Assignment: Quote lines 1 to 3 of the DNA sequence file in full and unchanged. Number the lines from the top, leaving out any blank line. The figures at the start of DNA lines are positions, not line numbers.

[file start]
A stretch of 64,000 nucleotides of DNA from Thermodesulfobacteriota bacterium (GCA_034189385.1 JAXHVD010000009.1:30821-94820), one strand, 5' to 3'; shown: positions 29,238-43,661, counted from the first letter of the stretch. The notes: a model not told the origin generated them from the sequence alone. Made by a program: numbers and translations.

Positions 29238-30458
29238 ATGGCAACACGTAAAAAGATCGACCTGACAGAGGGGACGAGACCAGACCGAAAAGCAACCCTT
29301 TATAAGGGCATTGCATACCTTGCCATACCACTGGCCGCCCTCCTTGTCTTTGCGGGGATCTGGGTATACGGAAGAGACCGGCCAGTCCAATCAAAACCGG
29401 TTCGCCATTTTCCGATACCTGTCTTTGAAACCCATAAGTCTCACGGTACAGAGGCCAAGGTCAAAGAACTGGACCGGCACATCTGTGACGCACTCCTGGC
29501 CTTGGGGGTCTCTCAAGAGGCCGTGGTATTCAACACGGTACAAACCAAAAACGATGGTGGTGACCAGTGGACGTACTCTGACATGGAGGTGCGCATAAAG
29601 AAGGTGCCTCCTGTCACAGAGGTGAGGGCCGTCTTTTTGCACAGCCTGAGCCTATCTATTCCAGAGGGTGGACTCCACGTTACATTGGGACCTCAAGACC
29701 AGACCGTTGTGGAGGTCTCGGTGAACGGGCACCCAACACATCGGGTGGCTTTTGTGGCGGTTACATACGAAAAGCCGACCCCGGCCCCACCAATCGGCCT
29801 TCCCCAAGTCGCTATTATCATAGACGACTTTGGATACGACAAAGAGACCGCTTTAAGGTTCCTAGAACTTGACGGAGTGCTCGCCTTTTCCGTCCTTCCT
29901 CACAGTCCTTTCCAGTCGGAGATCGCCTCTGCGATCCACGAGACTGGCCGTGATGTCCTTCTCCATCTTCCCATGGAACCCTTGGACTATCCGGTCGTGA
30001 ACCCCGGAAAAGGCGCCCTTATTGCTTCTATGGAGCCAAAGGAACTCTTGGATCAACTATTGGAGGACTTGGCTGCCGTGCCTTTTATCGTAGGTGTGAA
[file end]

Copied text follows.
A stretch of 64,000 nucleotides of DNA from Thermodesulfobacteriota bacterium (GCA_034189385.1 JAXHVD010000009.1:30821-94820), one strand, 5' to 3'; shown: positions 29,238-43,661, counted from the first letter of the stretch. The notes: a model not told the origin generated them from the sequence alone. Made by a program: numbers and translations.

Positions 29238-30458
29238 ATGGCAACACGTAAAAAGATCGACCTGACAGAGGGGACGAGACCAGACCGAAAAGCAACCCTT